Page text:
According to reporters from the New York Times, who interviewed a number of nearby business owners, neighborhood residents, and witnesses, Vassell was an active member of the local community, whose struggles with mental illness were well known to both residents and police.
“Every cop in this neighborhood knows him,” John Fuller, 59, a Crown Heights resident told the Times.
Less than a month before Vassell’s untimely death, police fired twenty shots at Stephon Clark, an unarmed black man holding a cell phone in the backyard of his parents’ home in Sacramento, California. While mass shootings like the recent tragedy in Parkland spark national marches and legislative lobbying, police officers involved in the deaths of unarmed black men are almost always acquitted of any criminal charges.
“These incidents are still occurring, and the obvious thing to say is that there is still work to do,” Yale Law professor Tracey Meares, who served on President Obama’s Task Force on 21st Century Policing, said in an interview with NPR.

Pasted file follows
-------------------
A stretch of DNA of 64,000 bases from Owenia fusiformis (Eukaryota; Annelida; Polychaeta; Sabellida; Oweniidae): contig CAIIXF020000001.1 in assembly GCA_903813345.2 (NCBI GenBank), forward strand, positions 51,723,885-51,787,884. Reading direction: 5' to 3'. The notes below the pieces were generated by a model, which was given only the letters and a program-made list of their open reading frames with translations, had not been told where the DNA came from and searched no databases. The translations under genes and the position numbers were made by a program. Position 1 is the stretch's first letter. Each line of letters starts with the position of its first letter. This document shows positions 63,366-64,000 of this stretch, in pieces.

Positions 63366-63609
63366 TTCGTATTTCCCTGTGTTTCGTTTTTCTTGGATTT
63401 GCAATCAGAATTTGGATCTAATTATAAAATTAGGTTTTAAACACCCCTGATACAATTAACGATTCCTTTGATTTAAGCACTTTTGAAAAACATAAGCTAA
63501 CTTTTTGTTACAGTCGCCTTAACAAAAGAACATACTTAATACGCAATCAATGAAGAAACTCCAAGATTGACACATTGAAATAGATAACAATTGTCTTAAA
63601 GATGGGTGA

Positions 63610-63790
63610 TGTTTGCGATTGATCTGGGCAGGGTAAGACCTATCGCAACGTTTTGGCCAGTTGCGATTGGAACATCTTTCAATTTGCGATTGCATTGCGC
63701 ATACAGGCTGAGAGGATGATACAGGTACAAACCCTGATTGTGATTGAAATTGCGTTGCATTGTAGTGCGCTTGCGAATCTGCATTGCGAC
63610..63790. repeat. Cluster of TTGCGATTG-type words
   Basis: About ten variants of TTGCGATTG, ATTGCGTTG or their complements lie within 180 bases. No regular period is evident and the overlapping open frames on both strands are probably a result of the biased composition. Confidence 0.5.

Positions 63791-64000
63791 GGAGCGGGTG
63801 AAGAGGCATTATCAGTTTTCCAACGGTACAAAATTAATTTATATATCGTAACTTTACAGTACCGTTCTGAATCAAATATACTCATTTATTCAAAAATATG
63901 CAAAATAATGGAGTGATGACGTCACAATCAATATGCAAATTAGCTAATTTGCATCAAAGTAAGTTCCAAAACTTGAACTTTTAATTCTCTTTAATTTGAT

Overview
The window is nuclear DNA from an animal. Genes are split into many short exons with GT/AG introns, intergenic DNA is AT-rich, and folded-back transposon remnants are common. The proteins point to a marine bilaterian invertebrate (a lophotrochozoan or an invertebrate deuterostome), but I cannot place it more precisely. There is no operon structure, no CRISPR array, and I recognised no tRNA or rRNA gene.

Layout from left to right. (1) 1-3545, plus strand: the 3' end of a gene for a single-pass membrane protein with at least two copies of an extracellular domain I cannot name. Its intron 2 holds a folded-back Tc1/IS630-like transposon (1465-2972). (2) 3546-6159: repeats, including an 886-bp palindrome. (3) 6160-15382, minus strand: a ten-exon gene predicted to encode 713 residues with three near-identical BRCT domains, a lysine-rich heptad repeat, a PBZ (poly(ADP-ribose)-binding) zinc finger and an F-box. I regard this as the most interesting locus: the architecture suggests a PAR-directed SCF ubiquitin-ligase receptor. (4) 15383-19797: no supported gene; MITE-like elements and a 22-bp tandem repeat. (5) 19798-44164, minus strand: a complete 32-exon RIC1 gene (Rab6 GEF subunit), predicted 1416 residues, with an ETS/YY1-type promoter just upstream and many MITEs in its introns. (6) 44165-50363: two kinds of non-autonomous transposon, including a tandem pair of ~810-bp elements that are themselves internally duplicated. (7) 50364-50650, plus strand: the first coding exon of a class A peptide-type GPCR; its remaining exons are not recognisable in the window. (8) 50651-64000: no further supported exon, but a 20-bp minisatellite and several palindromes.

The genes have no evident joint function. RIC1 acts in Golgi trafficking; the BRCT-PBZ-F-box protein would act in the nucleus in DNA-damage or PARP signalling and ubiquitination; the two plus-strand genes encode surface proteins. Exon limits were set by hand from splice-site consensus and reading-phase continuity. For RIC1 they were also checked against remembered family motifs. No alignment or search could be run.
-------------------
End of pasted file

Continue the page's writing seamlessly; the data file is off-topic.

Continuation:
In Brooklyn, protests have continued at the corner where Vassell was killed for the past two days. On an institutional level, there have been no indications from the NYPD that the latest officer-involved shooting will change the way the department uses deadly force. According to police officials, none of the officers involved in Wednesday’s shooting were wearing active body cameras.